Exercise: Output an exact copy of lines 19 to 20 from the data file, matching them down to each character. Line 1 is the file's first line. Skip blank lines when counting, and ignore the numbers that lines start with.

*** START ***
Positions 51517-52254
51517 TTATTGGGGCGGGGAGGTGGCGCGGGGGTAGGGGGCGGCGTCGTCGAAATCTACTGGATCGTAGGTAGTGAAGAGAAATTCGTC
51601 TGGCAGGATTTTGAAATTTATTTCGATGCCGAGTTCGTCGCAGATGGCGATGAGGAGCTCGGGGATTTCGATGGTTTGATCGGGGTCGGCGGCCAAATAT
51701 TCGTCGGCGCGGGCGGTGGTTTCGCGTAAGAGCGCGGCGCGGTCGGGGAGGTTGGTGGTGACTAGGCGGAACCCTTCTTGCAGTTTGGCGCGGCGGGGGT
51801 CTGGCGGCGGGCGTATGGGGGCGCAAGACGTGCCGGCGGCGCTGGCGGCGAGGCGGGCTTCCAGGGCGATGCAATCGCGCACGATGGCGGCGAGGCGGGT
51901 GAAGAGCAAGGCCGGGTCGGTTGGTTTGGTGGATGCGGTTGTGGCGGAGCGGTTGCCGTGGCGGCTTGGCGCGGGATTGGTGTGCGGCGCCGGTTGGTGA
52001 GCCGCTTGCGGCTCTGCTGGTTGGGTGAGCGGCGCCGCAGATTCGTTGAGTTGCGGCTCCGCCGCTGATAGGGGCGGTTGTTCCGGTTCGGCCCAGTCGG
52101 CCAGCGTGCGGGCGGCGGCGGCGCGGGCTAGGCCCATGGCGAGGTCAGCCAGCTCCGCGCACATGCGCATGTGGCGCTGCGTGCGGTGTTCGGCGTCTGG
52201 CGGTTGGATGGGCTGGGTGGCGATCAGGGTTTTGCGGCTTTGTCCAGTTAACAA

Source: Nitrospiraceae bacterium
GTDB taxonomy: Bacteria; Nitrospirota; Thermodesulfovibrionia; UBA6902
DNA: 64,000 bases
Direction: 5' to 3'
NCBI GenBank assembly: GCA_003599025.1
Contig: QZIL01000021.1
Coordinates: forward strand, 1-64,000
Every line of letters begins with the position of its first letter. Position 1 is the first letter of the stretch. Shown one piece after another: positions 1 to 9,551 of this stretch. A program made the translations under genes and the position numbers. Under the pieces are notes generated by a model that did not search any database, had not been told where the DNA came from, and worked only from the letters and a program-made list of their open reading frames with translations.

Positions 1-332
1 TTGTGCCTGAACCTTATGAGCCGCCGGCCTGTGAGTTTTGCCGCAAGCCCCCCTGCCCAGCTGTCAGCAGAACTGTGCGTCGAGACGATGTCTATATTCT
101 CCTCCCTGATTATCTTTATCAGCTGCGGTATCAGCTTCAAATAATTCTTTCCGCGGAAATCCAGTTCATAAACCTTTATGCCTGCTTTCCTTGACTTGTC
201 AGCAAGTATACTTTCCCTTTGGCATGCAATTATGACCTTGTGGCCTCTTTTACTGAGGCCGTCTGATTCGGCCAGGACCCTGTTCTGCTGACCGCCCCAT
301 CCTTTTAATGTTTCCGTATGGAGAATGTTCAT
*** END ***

1 TTGTGCCTGAACCTTATGAGCCGCCGGCCTGTGAGTTTTGCCGCAAGCCCCCCTGCCCAGCTGTCAGCAGAACTGTGCGTCGAGACGATGTCTATATTCT
101 CCTCCCTGATTATCTTTATCAGCTGCGGTATCAGCTTCAAATAATTCTTTCCGCGGAAATCCAGTTCATAAACCTTTATGCCTGCTTTCCTTGACTTGTC